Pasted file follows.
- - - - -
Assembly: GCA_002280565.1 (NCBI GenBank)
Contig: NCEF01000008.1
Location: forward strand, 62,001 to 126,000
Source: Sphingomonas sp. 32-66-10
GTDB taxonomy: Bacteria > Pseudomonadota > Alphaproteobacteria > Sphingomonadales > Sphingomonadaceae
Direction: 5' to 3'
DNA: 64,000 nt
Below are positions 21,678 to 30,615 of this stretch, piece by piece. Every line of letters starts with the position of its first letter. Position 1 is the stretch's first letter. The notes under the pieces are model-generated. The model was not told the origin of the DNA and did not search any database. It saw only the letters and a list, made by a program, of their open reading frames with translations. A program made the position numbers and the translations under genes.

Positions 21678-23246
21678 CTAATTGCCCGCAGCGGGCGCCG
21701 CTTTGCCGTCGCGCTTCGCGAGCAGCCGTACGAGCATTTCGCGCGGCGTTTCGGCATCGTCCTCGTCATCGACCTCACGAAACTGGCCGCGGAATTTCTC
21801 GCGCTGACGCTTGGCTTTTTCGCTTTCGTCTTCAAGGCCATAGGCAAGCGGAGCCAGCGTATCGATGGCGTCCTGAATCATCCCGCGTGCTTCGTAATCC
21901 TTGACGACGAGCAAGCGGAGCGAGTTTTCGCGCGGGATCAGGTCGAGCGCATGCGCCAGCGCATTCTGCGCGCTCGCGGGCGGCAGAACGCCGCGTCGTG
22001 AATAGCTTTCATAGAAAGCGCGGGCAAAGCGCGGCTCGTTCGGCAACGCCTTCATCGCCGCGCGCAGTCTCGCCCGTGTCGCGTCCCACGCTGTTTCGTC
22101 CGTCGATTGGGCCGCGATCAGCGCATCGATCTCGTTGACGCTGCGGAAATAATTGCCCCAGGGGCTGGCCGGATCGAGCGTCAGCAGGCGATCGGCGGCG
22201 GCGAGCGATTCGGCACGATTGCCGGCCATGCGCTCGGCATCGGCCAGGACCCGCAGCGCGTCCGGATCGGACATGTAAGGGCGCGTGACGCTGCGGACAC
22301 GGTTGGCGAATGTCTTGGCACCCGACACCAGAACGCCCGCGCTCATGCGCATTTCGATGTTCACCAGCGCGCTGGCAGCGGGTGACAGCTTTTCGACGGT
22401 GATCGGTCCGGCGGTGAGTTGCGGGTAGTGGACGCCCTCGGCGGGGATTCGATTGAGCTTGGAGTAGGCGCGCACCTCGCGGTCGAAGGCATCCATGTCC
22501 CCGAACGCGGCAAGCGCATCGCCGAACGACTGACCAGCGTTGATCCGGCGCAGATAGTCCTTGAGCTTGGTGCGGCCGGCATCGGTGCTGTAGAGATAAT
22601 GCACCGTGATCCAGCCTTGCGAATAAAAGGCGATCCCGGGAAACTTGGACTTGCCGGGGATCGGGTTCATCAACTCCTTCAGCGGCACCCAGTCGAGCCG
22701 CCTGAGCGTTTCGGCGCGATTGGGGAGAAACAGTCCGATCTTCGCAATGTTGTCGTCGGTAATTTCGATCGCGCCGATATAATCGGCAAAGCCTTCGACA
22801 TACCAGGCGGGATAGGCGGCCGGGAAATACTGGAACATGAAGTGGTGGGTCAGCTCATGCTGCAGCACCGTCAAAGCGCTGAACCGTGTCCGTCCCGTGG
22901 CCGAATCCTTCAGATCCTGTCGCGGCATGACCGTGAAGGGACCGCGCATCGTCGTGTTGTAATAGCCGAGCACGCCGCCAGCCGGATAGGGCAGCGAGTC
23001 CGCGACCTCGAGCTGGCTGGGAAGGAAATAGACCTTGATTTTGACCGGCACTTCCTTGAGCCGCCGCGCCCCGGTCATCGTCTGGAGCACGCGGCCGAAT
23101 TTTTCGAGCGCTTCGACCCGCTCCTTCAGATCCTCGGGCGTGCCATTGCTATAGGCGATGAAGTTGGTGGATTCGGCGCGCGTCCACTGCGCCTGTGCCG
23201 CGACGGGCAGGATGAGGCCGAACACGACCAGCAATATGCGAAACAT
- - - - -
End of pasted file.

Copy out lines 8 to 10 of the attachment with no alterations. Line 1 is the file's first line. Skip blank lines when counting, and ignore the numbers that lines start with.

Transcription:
Below are positions 21,678 to 30,615 of this stretch, piece by piece. Every line of letters starts with the position of its first letter. Position 1 is the stretch's first letter. The notes under the pieces are model-generated. The model was not told the origin of the DNA and did not search any database. It saw only the letters and a list, made by a program, of their open reading frames with translations. A program made the position numbers and the translations under genes.

Positions 21678-23246
21678 CTAATTGCCCGCAGCGGGCGCCG